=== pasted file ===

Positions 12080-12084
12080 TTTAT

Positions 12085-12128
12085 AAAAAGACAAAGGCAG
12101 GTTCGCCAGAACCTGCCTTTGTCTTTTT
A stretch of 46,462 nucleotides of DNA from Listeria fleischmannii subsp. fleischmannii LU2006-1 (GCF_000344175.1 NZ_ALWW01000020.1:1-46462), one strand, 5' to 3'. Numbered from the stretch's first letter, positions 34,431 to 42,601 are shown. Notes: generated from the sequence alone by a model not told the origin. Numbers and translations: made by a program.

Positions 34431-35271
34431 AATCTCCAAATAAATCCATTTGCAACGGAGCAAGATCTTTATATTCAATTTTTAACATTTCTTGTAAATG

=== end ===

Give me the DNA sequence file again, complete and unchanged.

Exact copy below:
Positions 12080-12084
12080 TTTAT

Positions 12085-12128
12085 AAAAAGACAAAGGCAG
12101 GTTCGCCAGAACCTGCCTTTGTCTTTTT
A stretch of 46,462 nucleotides of DNA from Listeria fleischmannii subsp. fleischmannii LU2006-1 (GCF_000344175.1 NZ_ALWW01000020.1:1-46462), one strand, 5' to 3'. Numbered from the stretch's first letter, positions 34,431 to 42,601 are shown. Notes: generated from the sequence alone by a model not told the origin. Numbers and translations: made by a program.

Positions 34431-35271
34431 AATCTCCAAATAAATCCATTTGCAACGGAGCAAGATCTTTATATTCAATTTTTAACATTTCTTGTAAATG